It seems to me that the energy utilities need to restructure their billing. I suggest dividing it into two parts, one of which is related to the need to pay for infrastructure maintenance and expansion, while the other is related to the energy they sell. The first part could be charged to every customer equally. The second would depend on energy usage. In places where the customers can sell energy to the utilities, the most reasonable answer was devised and implemented in various places years ago: Just install a second meter and think of the energy company as a middleman. You can't sell to the middleman at the same price you buy from him --and when you are a customer selling energy to the utility, you are essentially selling it to some other customer of the middleman. It would make sense for your sales price of energy to be equivalent to what the utility pays to generate it.

Comment: Re:A Casual Observation (Score 1) 401 401

by VernonNemitz (#48299357) Attached to: US Midterm Elections Discussion
I should have specified a longer-term history than just the past few years. Here is a nice long and detailed list. Enron, for example, and the recent banking-crisis-caused Recession, are Republican scandals, because they have never been interested in making sure businesses do honest dealings, and they block Democrat attempts for such oversight at every opportunity. (It is possible that the Democrats want to over-do it, but History shows we need more than Zero oversight, of business dealings.) Attempts to repeal the Clean Air Act is a Republican scandal (they don't care if they poison more millions of people with air pollution). Nixon was a Republican scandal. Reagan and Eisenhower weren't, but their underlings most certainly were scandalous. Attempts to reduce the Minimum Wage is a Republican scandal (millions of people are already living from paycheck-to-paycheck, and they want to make the situation worse?). Attempts to increase numbers of skilled foreign workers is a Republican scandal (preferring cheap labor over American labor; whatever happened to companies being willing to do OJT?). The entire Republican economic "trickle down" policy has been proved to not work, yet they still push for more of it, because it financially benefits them, and very few others. And per that list presented at the start of this message, lots more Republican politicians have been associated with financial shenanigans, than Democrat politicians.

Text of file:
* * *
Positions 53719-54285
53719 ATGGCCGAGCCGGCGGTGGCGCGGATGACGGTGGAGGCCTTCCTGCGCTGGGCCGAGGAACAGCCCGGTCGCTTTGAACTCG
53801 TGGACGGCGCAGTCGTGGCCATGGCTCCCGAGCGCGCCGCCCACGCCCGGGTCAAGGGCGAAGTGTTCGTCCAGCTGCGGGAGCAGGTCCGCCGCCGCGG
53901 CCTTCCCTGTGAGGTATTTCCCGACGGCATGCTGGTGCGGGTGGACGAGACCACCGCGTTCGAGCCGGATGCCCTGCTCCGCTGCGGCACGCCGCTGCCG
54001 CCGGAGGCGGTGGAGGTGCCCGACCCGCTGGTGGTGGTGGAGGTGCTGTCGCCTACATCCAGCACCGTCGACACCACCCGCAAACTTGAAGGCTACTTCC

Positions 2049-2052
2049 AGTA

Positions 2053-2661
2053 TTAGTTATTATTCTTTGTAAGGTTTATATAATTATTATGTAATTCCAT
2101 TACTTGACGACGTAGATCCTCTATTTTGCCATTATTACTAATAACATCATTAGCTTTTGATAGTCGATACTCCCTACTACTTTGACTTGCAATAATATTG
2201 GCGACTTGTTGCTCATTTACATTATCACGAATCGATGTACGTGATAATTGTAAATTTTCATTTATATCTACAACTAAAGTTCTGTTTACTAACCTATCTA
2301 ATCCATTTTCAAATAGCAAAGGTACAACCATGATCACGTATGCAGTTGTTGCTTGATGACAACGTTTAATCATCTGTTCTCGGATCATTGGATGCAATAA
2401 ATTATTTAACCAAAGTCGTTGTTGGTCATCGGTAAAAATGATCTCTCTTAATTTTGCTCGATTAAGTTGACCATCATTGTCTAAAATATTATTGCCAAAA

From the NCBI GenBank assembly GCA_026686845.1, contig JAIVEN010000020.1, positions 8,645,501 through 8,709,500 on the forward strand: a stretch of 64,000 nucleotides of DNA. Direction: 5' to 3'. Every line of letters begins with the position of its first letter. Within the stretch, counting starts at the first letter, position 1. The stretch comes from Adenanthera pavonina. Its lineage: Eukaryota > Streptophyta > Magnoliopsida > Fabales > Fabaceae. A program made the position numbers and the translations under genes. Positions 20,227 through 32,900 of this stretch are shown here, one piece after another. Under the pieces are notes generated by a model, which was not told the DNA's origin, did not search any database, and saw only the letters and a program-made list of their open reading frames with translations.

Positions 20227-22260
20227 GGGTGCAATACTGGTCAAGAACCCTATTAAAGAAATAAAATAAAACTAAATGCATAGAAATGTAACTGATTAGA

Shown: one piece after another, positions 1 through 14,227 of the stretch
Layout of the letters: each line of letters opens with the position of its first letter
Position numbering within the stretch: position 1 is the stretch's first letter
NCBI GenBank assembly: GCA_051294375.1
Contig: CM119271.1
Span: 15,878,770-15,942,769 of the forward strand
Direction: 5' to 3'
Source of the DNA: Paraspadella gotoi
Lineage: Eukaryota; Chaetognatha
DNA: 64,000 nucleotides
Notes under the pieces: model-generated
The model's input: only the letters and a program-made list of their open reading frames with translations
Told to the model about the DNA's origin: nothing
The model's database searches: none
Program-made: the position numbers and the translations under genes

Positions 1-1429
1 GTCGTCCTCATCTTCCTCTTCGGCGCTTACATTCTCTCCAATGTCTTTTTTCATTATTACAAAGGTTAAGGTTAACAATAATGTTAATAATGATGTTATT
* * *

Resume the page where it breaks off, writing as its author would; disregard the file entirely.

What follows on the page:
Comment: A Casual Observation (Score 1) 401 401

by VernonNemitz (#48297471) Attached to: US Midterm Elections Discussion
If you step back and look at the history of scandals associated with political power, you might notice that, in general, Democrat scandals have tended to involve sex and drugs, and hurt a few people (along with the status of a high political office). Meanwhile, in general, Republican scandals have tended to involve money and power, and hurt thousands or even millions of people. It's tempting to predict that, if the Republicans gain control of the Senate, some sort of money/power scandal will result. One example: They might repeal part of Obamacare, the part that the Supreme Court associated Congress' power to tax --while keeping the part that requires everyone to get insurance. Because, after all, the majority owners of most big insurance companies are, largely, Republicans, and therefore would directly financially benefit from such a scandalous change. Remember that the preceding is just a possibility/example. If some sort of money/power scandal does happen, it will take time to plan, time to become manifested, and time to be discovered/exposed. So, it will be a while before anyone knows for sure, whether or not it was smart to give Republicans control of the Senate.